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Swiggy will deliver stuff on TVS Motors’ electric scooters

  • Swiggy has made a commitment to make deliveries spanning 8,00,000 kilometres per day through EVs by 2025.
  • The partnership is in line with TVS Motors commitment to expand the presence of its TVS iQube Electric across all major cities.
  • Amazon, Flipkart and Swiggy’s rival Zomato have also committed to adopt EVs for 100% of its fleet by 2030.

Food delivery giant Swiggy on Thursday entered a strategic partnership with TVS Motor Company to add more electric two-wheelers to its delivery fleet.

The Bengaluru-based company will test the implementation of TVS Motors’ electric vehicles (EV) for its food delivery as well as other on-demand services like InstaMart, Genie. Notably, Swiggy currently has over two lakh delivery partners working with the platform.

The commitment is to make deliveries spanning 800,000 kilometres per day through EVs by 2025, according to Mihir Rajesh Shah, vice president operations, at Swiggy.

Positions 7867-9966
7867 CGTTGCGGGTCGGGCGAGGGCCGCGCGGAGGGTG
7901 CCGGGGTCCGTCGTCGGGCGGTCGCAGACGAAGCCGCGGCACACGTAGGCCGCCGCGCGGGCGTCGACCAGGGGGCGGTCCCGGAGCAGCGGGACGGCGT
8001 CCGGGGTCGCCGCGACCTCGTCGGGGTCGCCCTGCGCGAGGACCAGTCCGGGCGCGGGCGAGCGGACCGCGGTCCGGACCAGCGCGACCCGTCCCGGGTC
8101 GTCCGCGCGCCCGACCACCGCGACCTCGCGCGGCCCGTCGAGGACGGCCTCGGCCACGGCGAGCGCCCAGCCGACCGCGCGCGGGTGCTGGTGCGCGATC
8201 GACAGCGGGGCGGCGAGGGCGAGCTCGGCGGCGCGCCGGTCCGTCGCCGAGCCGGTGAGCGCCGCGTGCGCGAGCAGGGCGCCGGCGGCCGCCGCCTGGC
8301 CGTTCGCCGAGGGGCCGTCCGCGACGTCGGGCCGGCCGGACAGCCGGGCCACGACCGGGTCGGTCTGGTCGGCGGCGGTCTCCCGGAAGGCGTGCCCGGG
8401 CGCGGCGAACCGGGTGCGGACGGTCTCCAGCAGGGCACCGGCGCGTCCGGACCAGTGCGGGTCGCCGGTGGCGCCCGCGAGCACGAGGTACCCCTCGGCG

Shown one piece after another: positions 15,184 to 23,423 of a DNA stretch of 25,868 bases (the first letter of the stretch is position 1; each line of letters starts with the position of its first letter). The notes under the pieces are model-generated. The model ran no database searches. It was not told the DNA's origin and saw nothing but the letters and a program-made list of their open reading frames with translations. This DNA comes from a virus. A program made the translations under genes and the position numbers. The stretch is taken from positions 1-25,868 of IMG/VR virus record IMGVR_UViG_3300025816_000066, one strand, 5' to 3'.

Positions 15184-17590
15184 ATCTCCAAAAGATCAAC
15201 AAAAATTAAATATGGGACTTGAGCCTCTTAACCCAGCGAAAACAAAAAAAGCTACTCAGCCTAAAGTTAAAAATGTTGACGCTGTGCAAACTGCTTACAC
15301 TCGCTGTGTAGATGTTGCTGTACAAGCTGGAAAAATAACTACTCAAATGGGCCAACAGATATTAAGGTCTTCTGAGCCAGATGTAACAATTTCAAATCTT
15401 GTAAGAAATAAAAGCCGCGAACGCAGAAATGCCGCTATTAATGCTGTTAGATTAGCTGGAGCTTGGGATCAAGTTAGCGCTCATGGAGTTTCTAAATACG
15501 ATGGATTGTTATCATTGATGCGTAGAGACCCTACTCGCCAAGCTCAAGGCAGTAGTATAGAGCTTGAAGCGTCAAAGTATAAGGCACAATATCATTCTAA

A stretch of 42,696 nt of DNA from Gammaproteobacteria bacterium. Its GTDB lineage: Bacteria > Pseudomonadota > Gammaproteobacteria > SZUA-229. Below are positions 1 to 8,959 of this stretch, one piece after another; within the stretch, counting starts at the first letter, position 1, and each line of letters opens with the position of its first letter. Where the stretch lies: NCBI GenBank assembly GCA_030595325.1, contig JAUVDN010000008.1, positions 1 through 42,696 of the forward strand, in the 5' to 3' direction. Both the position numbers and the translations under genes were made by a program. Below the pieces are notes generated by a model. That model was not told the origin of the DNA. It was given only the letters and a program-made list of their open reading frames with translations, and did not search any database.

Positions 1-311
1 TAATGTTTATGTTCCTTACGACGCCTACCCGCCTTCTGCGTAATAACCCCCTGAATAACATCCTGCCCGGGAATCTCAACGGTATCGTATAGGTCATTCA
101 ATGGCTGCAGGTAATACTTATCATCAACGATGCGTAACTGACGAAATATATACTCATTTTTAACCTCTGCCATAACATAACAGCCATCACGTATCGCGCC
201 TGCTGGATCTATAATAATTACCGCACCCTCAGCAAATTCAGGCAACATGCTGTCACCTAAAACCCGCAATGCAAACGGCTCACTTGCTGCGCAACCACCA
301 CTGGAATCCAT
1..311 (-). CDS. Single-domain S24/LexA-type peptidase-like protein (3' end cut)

The partnership will help TVS Motors’ meet its target to expand the presence of its TVS iQube Electric across all major cities by March 2022. The electric scooter is currently available in 33 cities, including Delhi, Bengaluru, Chennai, Pune and Kochi.

A memorandum of understanding (MoU) has already been signed by the two companies.

“Our collaboration with Swiggy is a key step towards strengthening the electrification of mobility in food delivery and last-mile delivery services, furthering the easy adoption of EVs amongst customers,” Manu Saxena, senior vice president of Future Mobility at TVS Motor Company, said.

Several companies — including Amazon, Flipkart and Swiggy’s rival Zomato — have committed to adopt EVs for 100% of their delivery fleet by 2030.

Zomato’s founder and chief executive Deepinder Goyal, in a blog post published in June 2021, said that through 100% EV adoption will not be easy but it will be essential in the long run. The company is currently delivering through EVs in Delhi, Bengaluru and Mumbai.

He had also noted that limited battery range, lack of charging infrastructure, higher upfront cost and lack of trust in the new technology are some of the challenges that are emerging for faster adoption of electric vehicles.

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